Maxwell Cameron

Wall Associate




Department of Political Science





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Maxwell Cameron

Max Cameron has taken a deep interest in the political challenges taking place in Latin America, particularly the challenges to democracy. Along the way, he has taken productive detours into such topics as the global campaign to ban land mines. Dr. Cameron is a committed communicator who blogs on the Peruvian elections, gives an impressive number of media interviews on a wide range of subjects, and speaks at major international meetings.

Dr. Cameron spent his graduate years at the University of California, Berkeley, after which he taught at Carleton University in Ottawa for ten years before coming to UBC as an Associate Professor in 1999, becoming a full professor in 2002. He has headed up two Wall Exploratory Workshops, on “Threats to Democracy in Latin America” (2000) and on “Latin America’s Left Turns?” (2007), both of which led to edited collections. He also organized, in his capacity as Director of the Centre for the Study of Democratic Institutions, a high-powered public forum on the topic: “Why Don’t More Good People Enter Politics?” which featured former Prime Minister Paul Martin and a host of other influential Canadians.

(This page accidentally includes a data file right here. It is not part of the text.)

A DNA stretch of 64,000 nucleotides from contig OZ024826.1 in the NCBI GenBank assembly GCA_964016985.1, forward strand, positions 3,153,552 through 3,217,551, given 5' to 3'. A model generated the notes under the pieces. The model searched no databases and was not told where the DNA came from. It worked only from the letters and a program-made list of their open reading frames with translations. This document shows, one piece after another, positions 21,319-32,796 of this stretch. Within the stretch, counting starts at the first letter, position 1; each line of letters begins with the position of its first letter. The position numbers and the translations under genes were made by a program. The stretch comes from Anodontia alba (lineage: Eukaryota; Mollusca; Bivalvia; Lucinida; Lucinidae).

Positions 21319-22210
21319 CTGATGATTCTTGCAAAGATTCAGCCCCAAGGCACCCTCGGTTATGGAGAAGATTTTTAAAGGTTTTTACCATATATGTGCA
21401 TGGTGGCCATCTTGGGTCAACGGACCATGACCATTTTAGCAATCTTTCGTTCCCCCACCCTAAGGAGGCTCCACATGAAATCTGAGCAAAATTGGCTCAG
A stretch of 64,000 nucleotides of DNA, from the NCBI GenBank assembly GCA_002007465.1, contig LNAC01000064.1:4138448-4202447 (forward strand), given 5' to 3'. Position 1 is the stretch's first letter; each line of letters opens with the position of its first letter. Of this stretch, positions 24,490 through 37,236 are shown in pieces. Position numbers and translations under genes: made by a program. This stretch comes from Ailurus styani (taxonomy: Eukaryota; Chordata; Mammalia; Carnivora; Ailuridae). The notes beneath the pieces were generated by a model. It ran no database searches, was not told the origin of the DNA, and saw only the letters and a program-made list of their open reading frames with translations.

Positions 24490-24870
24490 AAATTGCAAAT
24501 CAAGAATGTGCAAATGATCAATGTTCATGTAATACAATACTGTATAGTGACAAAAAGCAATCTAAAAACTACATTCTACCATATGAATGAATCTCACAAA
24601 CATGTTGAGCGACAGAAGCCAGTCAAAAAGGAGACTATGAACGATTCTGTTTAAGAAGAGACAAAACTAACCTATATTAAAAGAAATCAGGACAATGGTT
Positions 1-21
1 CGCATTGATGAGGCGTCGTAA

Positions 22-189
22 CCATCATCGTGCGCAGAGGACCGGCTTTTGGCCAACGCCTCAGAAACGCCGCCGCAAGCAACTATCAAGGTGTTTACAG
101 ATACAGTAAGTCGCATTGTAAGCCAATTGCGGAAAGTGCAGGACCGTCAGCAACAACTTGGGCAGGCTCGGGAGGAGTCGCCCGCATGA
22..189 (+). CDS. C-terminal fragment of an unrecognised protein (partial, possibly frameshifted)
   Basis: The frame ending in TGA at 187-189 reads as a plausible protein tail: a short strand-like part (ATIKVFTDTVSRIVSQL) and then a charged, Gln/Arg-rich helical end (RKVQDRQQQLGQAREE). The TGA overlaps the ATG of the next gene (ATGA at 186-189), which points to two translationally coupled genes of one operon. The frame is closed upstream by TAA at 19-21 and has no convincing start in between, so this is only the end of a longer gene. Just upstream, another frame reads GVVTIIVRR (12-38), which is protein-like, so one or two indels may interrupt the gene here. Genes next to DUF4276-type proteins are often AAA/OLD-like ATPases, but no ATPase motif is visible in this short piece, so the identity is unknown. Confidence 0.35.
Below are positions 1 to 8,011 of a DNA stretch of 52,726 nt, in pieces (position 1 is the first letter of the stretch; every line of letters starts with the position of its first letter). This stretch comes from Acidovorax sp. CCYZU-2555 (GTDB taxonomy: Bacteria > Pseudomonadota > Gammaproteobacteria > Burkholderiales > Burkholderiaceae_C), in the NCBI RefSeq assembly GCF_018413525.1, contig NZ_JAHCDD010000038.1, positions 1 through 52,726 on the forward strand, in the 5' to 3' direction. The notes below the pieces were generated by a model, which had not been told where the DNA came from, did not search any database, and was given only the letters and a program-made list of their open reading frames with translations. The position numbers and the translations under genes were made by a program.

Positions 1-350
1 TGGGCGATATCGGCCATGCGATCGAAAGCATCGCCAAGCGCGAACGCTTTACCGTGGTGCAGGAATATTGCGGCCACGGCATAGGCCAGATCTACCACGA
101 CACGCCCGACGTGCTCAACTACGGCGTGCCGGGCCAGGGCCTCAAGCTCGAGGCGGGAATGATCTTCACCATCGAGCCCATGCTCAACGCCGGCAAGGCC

Primary Recipient Awards

Maxwell Cameron – Distinguished Scholars in Residence – 2011
Dr. Cameron's ambitious project at the Institute this year is developing a book, "Between Rules and Practice: Why We Need Practical Wisdom in Politics." To this end, he has launched a seminar series by the same title with outstanding speakers from a variety of disciplines, co-sponsored by Green College. The series asks what moral skill and personal will we need as citizens, professionals, parents, and friends to know how to act in particular circumstances - a question that is intended both to deepen his own analysis and stimulate discussion across the campus.
Maxwell Cameron – Exploratory Workshops – 2000
The quality of democracy in Latin America is threatened by centralized executive power backed by a resurgent military, the lack of judicial independence and the rule of law, violations of basic rights and freedoms, weak political parties and legislatures, and the exclusion of indigenous peoples. An interdisciplinary team of researchers from UBC and across the Americas has been assembled to examine these problems. At the Peter Wall Institute, an exploratory workshop will be held in the Fall of 2000 in preparation for a submission for major funding to the Institute and to the Social Sciences and Humanities Research Council of Canada.

Co-Principal Investigator Awards

Ann Jones – International Visiting Research Scholars – 2017
Kenneth E. Sharpe – International Visiting Research Scholars – 2016